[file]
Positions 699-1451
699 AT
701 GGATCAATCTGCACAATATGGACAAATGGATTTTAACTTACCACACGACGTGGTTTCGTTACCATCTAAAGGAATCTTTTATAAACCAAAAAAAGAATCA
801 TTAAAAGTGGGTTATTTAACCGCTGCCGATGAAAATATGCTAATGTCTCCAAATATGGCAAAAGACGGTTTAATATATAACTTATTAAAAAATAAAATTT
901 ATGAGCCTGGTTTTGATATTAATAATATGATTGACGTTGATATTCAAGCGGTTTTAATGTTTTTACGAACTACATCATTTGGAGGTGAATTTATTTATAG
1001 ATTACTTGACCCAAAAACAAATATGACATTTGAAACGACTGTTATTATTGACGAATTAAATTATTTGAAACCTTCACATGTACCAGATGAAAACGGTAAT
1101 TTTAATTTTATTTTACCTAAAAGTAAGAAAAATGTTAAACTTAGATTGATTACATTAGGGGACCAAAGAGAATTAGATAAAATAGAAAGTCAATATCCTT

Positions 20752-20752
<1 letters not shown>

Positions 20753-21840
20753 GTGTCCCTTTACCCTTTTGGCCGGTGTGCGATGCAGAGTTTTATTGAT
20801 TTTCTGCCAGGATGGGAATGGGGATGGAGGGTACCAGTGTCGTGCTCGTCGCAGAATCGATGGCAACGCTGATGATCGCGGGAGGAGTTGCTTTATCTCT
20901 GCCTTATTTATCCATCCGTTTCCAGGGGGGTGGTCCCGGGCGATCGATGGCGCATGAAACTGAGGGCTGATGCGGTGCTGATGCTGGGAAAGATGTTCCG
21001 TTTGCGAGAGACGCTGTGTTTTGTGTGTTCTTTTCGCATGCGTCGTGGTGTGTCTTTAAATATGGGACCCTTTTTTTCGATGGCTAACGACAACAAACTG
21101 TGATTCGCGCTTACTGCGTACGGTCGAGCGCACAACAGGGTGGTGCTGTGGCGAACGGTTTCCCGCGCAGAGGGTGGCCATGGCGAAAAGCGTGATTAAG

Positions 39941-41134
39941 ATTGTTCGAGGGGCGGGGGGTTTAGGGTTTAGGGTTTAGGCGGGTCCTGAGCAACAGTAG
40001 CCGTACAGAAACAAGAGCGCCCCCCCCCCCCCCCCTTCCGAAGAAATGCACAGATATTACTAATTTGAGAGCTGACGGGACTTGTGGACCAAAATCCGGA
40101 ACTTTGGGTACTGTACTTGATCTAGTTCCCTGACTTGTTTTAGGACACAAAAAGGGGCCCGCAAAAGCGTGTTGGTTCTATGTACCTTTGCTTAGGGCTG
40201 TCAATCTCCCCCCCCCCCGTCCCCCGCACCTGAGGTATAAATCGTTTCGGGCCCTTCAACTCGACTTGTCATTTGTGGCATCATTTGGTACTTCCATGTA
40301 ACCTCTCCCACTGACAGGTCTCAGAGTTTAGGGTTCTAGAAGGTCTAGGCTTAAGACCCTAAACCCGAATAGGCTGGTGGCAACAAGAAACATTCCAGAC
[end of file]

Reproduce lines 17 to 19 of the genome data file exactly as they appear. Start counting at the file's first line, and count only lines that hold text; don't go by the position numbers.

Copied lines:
39941 ATTGTTCGAGGGGCGGGGGGTTTAGGGTTTAGGGTTTAGGCGGGTCCTGAGCAACAGTAG
40001 CCGTACAGAAACAAGAGCGCCCCCCCCCCCCCCCCTTCCGAAGAAATGCACAGATATTACTAATTTGAGAGCTGACGGGACTTGTGGACCAAAATCCGGA
40101 ACTTTGGGTACTGTACTTGATCTAGTTCCCTGACTTGTTTTAGGACACAAAAAGGGGCCCGCAAAAGCGTGTTGGTTCTATGTACCTTTGCTTAGGGCTG